Chill pill: How new methods in therapeutic hypothermia can save lives
Therapeutic hypothermia is currently one of the hottest trends in medicine. It's mainly being used to reduce injury to the brain following a disruption of blood flow. The rapid cooling down of core body temperature followed by a slow warming back to normal has been shown to greatly improve outcomes following heart attacks and strokes. Invasive protocols (cooling catheters placed in the inferior vena cava via the femoral artery) and non-invasive protocols (chilled water blankets against the skin) can be used to induce hypothermia. The benefits of therapeutic hypothermia decrease with time between injury and induction of cooling. This means that in emergency situations, the best outcome occurs when emergency personnel start the cooling process in route to the hospital. Out of hospital induction of hypothermia, however, has been limited by technical difficulties with cooling patients. Advances in modulating thermoregulation and quickly cooling immobilization collars could provide solutions to inducing hypothermia in emergency situations.
Thermoregulation is an extremely important process that allows the body to maintain a certain range of core body temperature regardless of the environmental temperature. Under normal circumstances thermoregulatory processes are extremely advantageous.It's clearly in one’s best interest not to freeze or overheat. In emergency situations, however, the body's thermoregulatory processes can act as a barrier to inducing hypothermia. Investigations have begun to create pharmacological interventions that could block these thermoregulatory processes.
Andrej Romanovsky, who heads the fever lab at Saint Joseph's Hospital and Medical Center, found that the experimental drug M8-B attenuates the cold response. This drug acts by blocking the activation of the thermal sensing receptors TRPM8. Disruption of TRPM8 resulted in the absence of thermoregulatory processes set to warm the body up.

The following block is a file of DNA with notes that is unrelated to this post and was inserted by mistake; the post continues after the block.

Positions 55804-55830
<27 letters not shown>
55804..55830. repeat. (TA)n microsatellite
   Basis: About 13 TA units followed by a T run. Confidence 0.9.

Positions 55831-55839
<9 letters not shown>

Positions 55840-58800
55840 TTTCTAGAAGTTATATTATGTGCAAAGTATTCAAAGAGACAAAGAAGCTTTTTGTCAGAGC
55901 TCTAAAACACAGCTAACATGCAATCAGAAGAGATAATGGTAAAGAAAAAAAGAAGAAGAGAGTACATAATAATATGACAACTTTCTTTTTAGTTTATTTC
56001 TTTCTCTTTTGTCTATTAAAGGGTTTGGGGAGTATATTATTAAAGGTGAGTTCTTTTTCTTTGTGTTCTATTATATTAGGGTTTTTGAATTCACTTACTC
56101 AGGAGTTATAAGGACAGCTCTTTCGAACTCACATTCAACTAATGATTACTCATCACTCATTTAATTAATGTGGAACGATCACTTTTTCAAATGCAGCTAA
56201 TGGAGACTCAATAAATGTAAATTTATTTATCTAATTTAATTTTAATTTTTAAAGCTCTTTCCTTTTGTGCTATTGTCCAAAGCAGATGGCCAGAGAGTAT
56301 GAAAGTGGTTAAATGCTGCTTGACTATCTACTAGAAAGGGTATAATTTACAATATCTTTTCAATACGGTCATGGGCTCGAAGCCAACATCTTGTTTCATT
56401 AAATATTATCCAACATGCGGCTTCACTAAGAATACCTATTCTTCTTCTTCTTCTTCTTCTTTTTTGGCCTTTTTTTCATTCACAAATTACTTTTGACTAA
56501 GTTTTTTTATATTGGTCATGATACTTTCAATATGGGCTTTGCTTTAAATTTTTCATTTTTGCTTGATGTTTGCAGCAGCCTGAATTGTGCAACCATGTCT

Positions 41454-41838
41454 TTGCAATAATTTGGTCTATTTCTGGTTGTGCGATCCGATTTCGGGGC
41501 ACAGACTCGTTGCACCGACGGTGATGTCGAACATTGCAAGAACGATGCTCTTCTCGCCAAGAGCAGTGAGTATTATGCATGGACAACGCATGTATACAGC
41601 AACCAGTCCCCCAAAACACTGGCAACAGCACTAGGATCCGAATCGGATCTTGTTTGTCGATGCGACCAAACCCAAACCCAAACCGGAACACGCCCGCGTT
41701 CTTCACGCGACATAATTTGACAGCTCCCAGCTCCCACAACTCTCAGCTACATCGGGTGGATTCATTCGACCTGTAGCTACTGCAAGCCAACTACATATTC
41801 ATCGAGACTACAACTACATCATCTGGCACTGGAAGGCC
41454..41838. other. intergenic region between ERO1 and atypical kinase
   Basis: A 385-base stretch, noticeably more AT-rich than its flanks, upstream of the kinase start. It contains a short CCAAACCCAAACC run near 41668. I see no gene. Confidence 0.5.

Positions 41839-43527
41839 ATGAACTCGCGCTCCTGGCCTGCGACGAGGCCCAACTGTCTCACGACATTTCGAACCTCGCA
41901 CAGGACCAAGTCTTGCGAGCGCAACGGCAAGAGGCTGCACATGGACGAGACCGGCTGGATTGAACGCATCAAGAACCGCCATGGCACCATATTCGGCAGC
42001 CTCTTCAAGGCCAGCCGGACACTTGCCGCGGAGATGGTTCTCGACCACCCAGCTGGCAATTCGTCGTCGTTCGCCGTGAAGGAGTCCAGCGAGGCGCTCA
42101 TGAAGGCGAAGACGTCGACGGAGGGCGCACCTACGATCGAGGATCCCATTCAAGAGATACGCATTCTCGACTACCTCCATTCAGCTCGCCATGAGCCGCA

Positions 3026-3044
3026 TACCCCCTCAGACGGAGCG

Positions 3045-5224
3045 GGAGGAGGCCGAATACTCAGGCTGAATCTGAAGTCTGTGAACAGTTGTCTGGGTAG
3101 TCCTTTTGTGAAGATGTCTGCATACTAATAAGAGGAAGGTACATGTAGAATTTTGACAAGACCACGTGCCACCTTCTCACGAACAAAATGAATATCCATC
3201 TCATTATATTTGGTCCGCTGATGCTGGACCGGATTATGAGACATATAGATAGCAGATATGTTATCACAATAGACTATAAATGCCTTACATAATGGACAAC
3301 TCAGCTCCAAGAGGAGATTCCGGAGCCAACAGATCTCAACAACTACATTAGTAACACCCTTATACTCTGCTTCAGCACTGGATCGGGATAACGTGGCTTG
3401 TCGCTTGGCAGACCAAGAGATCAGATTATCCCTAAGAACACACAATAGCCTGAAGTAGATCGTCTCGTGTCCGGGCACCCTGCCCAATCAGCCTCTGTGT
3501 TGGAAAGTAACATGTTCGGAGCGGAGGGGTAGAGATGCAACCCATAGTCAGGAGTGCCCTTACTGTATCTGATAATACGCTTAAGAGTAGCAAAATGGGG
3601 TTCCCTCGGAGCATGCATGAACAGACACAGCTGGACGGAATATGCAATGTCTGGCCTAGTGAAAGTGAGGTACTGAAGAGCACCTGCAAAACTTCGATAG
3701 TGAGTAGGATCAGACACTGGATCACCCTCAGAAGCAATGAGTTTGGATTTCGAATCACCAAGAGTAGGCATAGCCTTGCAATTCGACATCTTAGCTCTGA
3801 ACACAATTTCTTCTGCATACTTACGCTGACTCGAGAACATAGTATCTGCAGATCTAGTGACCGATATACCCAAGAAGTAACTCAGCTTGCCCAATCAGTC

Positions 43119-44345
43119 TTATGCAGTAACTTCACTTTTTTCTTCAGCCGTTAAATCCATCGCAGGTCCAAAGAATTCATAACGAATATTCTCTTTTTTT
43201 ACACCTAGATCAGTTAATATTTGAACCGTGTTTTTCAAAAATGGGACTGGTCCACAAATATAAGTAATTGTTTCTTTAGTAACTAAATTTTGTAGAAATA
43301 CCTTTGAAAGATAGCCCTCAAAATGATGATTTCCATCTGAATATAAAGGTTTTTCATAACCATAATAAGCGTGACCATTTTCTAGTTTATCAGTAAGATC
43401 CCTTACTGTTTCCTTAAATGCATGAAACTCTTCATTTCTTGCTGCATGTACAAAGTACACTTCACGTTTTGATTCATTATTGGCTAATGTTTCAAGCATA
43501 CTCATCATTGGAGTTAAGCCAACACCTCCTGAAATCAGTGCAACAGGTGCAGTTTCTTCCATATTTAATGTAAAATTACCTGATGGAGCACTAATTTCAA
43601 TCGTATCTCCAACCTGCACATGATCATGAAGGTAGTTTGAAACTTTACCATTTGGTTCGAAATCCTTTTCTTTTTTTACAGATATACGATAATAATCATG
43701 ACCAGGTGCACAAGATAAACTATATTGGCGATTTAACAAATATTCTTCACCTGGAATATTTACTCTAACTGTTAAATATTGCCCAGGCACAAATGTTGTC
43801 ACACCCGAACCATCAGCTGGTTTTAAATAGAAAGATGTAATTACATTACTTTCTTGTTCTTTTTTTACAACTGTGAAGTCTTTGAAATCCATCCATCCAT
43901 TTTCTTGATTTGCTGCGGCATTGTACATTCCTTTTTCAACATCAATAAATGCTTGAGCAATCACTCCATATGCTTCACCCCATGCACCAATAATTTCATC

M8B, however, is not the only drug under investigation for altering thermoregulatory processes. Cheng Chi Lee at the University of Texas at Austin has showed that 5’-adenosine monophosphate (5'-AMP) suppresses cold defenses. The resulting therapeutic hypothermia was shown to reduce injury in an early cardiac arrest model. While M8-B mechanistically works through altering cold perception, 5'-AMP suppresses metabolism. Suppression of metabolism reduces the thermoregulatory defense.
These pharmacological manipulations do not reduce temperature per se, but they allow for easier manipulation of core body temperature via the surrounding environment. This means that even with these drugs, a source of cooling must be available. Life Core Technologies’ neck immobilization collar induces hypothermia by cooling blood to the brain. Unlike normal immobilization collars, this collar contains a cooling element that automatically activates on positioning of the collar around the neck. Within seconds the non-hazardous cooling agent can reach -5° C. This patented collar meets the American Heart Association's guidelines and can already be found in select emergency vehicles.
Although the effectiveness of therapeutic hypothermia decreases with time between injury and cooling, inducing hypothermia consistently and effectively outside of the hospital can be difficult. Recent innovative advances make inducing hypothermia at site possible.